Aurobindo’s personal life in this period was marked by several key facets. Firstly, there was a prodigious level of learning that saw regular supplies of “enormous packing cases” of books in several European languages, studies of Sanskrit literature, the writing of poetry, and an increasing familiarisation with local languages, most notably Bengali. Secondly, his interest in the Indian Independence movement became active. Within months of arriving in India, at the behest of his friend, KG Deshpande, he penned a series of fiery articles for the Induprakash called New Lamps for Old. These were critical of the Indian Congress (a theme he explored further in his future journalistic endeavours for Bande Mataram and Karmayogin). Over time, this was followed by meetings with significant figures such as Bal Gangadhar Tilak and Sister Nivedita, and increasing participation in anti-colonial activities. Thirdly, in 1901, he got married. His wife, Mrinalini Devi, was a fourteen year old girl. Aurobindo never permanently resided with her. Nor did he have the resources to maintain her. But he trusted her with the most extraordinary revelations of his inner life that we have of that time. On 30 August 1905, he wrote to her, revealing his veneration of India as a Goddess and his total dedication to securing her independence. In stark prose he would say, “I know I have the strength to uplift this fallen race.” “God sent me to earth to accomplish this great mission.”
It was inevitable that as his involvement in the “great mission” deepened so would the interest of the public – and that of the authorities. He left the Maharaja’s service in 1906, gravitating towards Calcutta where he would accept a position at the Bengal National College and deepen his involvement in the emancipation struggle. By January 1908 Aurobindo was a national figure. It was then that he met Vishnu Bhasker Lele, a Maharashtrian yogi “of limited mind but with some experience…”. With his advice, over a course of three days, Aurobindo had the experience of Nirvana “and the impersonal universality of the Absolute Brahman.” God’s seal on him continuing his “great mission” must never have felt so secure. It was not. Within five months of his meeting Lele, a bomb was to explode that took the lives of two ladies. It had been intended for the District Magistrate of Muzaffarpur. Aurobindo was implicated. His home was raided by the police and he was imprisoned for almost exactly one year. In that time he was tried for conspiring “to wage war against the king.” The case, of which he was acquitted in May 1909, became known as the Alipore Bomb Trial.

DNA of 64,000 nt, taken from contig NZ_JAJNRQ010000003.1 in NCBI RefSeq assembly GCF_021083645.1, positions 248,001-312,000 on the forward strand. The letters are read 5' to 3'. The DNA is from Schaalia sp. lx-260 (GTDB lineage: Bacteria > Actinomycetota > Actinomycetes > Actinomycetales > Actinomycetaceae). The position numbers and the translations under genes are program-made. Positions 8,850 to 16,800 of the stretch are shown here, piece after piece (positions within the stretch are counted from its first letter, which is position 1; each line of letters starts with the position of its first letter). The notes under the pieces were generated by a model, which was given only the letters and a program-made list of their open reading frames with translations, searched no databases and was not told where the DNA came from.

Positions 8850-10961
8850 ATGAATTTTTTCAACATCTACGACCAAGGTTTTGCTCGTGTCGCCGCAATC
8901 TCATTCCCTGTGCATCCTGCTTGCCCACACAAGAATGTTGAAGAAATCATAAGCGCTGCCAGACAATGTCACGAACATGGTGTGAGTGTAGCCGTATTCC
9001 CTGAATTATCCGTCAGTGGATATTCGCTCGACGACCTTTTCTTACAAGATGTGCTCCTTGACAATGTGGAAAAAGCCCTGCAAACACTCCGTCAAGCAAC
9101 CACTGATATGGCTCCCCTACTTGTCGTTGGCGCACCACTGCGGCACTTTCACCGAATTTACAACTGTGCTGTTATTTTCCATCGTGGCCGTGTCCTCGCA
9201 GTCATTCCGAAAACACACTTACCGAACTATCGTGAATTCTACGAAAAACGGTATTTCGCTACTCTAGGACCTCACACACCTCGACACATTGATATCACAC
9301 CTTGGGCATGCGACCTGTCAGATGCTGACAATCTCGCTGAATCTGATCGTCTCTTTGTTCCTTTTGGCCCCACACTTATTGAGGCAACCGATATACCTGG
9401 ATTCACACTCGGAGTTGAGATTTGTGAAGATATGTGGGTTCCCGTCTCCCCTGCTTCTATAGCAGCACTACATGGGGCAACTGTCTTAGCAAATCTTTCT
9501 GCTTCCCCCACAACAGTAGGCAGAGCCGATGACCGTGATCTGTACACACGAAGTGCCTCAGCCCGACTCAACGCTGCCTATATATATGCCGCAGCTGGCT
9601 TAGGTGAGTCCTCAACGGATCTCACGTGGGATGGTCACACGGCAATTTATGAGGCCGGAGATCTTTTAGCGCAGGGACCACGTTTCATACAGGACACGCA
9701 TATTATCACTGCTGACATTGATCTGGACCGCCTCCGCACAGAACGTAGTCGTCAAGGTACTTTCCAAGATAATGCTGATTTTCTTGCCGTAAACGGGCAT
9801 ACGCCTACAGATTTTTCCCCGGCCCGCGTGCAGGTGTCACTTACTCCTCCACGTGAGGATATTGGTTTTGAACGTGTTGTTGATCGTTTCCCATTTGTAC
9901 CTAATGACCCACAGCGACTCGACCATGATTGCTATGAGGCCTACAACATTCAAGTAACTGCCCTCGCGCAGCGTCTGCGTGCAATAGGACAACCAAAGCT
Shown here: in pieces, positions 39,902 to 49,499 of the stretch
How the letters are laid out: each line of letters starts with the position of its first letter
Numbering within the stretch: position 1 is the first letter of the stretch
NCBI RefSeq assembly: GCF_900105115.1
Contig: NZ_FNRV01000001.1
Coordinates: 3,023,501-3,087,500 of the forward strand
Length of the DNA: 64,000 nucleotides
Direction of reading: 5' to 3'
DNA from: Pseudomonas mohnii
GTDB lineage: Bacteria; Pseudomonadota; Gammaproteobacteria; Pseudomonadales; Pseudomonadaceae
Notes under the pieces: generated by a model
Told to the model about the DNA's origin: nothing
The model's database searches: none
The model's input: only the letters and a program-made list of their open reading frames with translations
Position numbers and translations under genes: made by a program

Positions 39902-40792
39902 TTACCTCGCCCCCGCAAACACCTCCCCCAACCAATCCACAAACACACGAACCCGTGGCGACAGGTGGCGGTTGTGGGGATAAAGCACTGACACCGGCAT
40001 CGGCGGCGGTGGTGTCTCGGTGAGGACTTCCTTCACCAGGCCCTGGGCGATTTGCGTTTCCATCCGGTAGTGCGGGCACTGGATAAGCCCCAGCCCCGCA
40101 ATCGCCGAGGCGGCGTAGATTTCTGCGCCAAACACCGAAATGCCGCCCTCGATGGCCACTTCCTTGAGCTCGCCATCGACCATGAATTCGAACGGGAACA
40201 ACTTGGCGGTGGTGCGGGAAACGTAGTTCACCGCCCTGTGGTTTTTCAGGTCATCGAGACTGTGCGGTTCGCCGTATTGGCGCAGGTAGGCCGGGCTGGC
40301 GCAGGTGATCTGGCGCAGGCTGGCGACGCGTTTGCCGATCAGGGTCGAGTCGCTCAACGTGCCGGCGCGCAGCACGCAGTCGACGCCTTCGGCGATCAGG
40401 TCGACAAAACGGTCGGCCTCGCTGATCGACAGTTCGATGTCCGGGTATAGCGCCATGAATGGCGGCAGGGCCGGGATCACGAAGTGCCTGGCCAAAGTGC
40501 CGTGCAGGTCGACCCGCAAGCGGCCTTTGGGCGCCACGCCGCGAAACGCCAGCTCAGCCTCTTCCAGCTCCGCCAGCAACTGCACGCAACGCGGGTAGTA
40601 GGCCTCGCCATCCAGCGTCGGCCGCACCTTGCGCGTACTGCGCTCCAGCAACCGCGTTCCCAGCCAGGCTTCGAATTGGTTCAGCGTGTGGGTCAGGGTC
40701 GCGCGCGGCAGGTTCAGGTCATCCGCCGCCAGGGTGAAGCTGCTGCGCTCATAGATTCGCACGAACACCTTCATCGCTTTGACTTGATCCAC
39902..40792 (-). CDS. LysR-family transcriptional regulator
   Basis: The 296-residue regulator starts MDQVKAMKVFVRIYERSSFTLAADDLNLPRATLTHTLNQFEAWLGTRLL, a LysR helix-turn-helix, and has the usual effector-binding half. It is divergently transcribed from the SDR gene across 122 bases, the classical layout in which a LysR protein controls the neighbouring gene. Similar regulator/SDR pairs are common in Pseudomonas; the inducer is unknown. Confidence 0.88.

In a speech given within weeks of his release he would recall how a month or so before his arrest he had an inner call to put aside all activity but failed to heed it. He was told he had another work to do. The period of his confinement was to enable him to do it.
The period of Aurobindo’s imprisonment would thus take on significance not only for those interested in the Indian independence struggle but also for those who sought an appreciation of Aurobindo’s inner life. His spiritual practice in jail was, he later told one of his disciples, “very fast, it was extravagant and exhilarating”. Over the years he would relate fragments of the experiences and experiments he engaged in during that time. Taken in the singular or in totality, they are remarkable. They included revelations regarding spiritual texts, truths and planes of consciousness, visions, experiments with fasting (he went ten days), not sleeping (for three days at a time), and levitation. The most striking, perhaps, was his continuous vision and experience of Krishna. He saw and felt him everywhere; in the courtroom, in counsel, in a tree, in a course blanket. Krishna. The name would become synonymous with Aurobindo’s in the minds of his disciples.
Within a year of his release, Aurobindo again heard an inner call. It told him to go to Pondicherry. This time, there was no question of ignoring it: “It was Sri Krishna’s adesh. I had to obey. Later on I found it was for the Ashram and for the Work.”
1910 – 1950: the Pondicherry years.
On 4 April 1910, Aurobindo arrived in Pondicherry. He would never leave.
On 7 November 1910, Aurobindo wrote to The Hindu to confirm his retirement “from political activity of any kind.” He was a “religious recluse” seeking only to pursue his “yogic sadhana undisturbed…”. This he did with increasing numbers of people seeking him out for spiritual knowledge, guidance and refuge.